The Winners of the 2022 Engage Art Contest

Engage Art | Artist to Artist, In the Know | August 10, 2022

Announcing Our Winners

Over the last few months, our panel of expert jurors carefully reviewed each of the nearly 800 artworks accepted into the Engage Art Contest. They narrowed the list according to artistic quality, and then again by considering both the power and artistry of the work. That gave us the Finalists—a short list of just 50 artworks.

We are now thrilled to announce the winners of the Engage Art Contest! 

These winners demonstrate mastery of their artistic medium along with an exceptional level of reflection on the Spiritual Battle. The artwork is original, excellent, thought-provoking, and worth repeated viewings to discover new layers. These artists reveal that the Scriptures are still speaking as a compelling source of artistic inspiration.

Video Arts Category—Honorable Mentions

Presented in alphabetical order:

“Bible”—by Kristian De la Vega (Philippines)

(performing arts—storytelling)

This surprising story revealed in freehand drawing and timelapse photography wins an Honorable Mention for Artistic Conception. We especially connected with the storytelling, which was enhanced by both the choice of both the music and the medium. One juror was brought to tears—twice!—and especially commends Kristian for the emotional impact of his video. 

“Entrevista con el Enemigo”—by Esteban Sisa (Ecuador)


Esteban’s superb animation and artistic vision wins an Honorable Mention for Animation. His images illustrate the spiritual battle with a vivid impact that live action can’t duplicate. The enemy’s attacks feel deeply true as satan morphs from one form to another, surrounding and overpowering our everyman—who eventually and decisively prays and turns to God for rescue. 

“I Found God in New York City”—by Mariah Barrera (USA)


“I Found God in NYC” is a beautiful, lyrical, uplifting documentary, and it wins an Honorable Mention for a Visual/Motion Poem. The film explores the tension in Mariah’s complex relationship with the Big Apple—equal parts disenchantment and love.

“Oluwa Is”—by Renee Joseph-Fortune (Trinidad and Tobago) 

(music video—gospel/inspirational)

“Oluwa Is” wins an Honorable Mention for Production and Artistic Expression. 

The cinematography and use of landscape (from barren red rock to lush green life), the color palette drawn from West African kitenge fabrics, and the impeccable choreography all enhance and illustrate the joyful message of Renee’s song.

“Swarm” —by Dawit Seto (Ethiopia) 

(performing arts, dance—modern)

“Swarm” wins an Honorable Mention for Cinematography and Movement. Choreographer and contemporary dancer Dawit writes: “Tracing the narrative of an ordinary Ethiopian citizen’s laborious existence in parallel with the life cycle of trees, ‘Swarm’ reveals the entangled relationship between nature and people . . . ‘Swarm’ is a witness [to the] current situation in Ethiopia, linking environmental issues to [the] humanitarian crisis engulfing Ethiopia at the moment. [. . .] Pandemic, civil war, [locusts], [drought]. This chaotic situation makes us more dependent on the Lord for strength and power.”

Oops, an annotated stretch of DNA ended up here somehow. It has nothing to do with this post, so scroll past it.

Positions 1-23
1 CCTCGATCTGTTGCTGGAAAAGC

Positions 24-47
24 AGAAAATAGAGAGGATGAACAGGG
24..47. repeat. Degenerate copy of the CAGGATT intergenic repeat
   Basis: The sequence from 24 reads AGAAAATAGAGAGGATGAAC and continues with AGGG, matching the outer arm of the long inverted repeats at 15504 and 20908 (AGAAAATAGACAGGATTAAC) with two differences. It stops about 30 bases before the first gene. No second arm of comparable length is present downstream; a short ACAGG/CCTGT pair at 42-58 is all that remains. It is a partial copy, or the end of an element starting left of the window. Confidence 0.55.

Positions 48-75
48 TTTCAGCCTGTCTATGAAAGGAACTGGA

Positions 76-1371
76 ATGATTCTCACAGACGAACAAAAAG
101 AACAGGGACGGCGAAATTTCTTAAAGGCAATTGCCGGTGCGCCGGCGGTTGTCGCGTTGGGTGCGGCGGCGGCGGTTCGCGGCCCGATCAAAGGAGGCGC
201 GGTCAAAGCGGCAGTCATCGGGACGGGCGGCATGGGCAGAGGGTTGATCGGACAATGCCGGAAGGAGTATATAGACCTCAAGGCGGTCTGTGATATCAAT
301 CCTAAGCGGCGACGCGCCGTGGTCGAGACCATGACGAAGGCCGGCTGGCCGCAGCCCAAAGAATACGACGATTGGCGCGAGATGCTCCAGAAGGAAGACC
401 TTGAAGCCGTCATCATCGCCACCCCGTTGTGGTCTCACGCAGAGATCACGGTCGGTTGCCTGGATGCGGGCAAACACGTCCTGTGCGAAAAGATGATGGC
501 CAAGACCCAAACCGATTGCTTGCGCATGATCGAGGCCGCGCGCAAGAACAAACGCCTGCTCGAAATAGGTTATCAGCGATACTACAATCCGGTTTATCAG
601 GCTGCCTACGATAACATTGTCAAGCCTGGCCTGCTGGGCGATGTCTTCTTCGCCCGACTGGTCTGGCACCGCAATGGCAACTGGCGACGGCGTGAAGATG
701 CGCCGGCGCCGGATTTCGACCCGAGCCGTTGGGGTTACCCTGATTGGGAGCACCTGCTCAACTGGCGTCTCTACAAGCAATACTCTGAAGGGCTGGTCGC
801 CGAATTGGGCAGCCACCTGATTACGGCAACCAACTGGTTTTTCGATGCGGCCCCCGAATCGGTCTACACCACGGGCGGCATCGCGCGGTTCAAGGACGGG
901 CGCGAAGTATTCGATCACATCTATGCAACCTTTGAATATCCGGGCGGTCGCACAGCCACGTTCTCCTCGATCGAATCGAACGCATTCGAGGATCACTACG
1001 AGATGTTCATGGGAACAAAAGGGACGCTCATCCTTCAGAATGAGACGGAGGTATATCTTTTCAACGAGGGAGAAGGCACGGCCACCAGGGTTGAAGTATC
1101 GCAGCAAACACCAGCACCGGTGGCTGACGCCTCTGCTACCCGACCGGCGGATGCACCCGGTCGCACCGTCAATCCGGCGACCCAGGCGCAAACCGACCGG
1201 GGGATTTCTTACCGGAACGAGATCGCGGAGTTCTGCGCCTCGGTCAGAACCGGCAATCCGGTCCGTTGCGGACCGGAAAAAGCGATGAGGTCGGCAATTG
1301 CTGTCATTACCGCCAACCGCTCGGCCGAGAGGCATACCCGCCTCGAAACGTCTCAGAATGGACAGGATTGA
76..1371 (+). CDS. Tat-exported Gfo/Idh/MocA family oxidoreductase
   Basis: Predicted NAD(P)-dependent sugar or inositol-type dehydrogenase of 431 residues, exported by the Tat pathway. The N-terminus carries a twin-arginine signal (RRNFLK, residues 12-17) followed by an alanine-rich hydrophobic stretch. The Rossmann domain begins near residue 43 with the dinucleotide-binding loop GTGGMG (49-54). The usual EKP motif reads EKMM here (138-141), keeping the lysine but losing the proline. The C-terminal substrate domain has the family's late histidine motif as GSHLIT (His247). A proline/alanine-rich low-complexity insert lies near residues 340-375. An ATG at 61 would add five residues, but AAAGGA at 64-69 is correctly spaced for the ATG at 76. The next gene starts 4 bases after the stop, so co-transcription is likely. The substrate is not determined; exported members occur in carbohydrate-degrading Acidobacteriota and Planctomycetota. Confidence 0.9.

“Your Huddled Masses Yearning to Breathe Free”—by Brian Mark (USA) 

(music video, classical)

“Your Huddled Masses” wins an Honorable Mention for Original Sound Design in the 2022 Engage Art Contest. With its new music composition, “Your Huddled Masses'' explores the dark forces at work in our world—not only visible forces like disease and poverty, but the fear, division, strife, and suspicion that are pervasive throughout our society today.

Video Arts Category—Top Winners

“WORDS/Waiving Depression”By Jhenelle Lewis (Jamaica)—Alternate

(performing arts—spoken word)

“WORDS” won an Honorable Mention for Engagement with Contemporary Issues as well as placing as the Alternate for Video Arts. For this composition, Jhenelle drew inspiration from her own quest for peace. She writes: “For the past two years, I’ve been struggling with severe depression . . . I penned these words, reflecting on that time in my life when the sound of the river and God’s words were the only things that brought me peace.

“No Bed of Roses”By Bj’orn Pierre (Trinidad And Tobago)—3rd Place

(music video—alternative/indie) 

Bj’orn’s song and video, both filled with lush, melodious warmth, portray life as a journey full of ups and downs, a series of obstacles and invitations to lend a helping hand. This piece takes a closer look at spiritual warfare as an everyday, mundane occurrence. It shows how the middling level of distraction and discouragement can ultimately turn our eyes away from God and our spiritual walk. On the other hand, we also have daily opportunities to shift the experience of those around us, like a man singing his heart out on a public bus.

“Good vs Evil”By Robert Barrera A.K.a. Bobby Bendito (USA)—2nd Place

(music video—hip-hop/rap)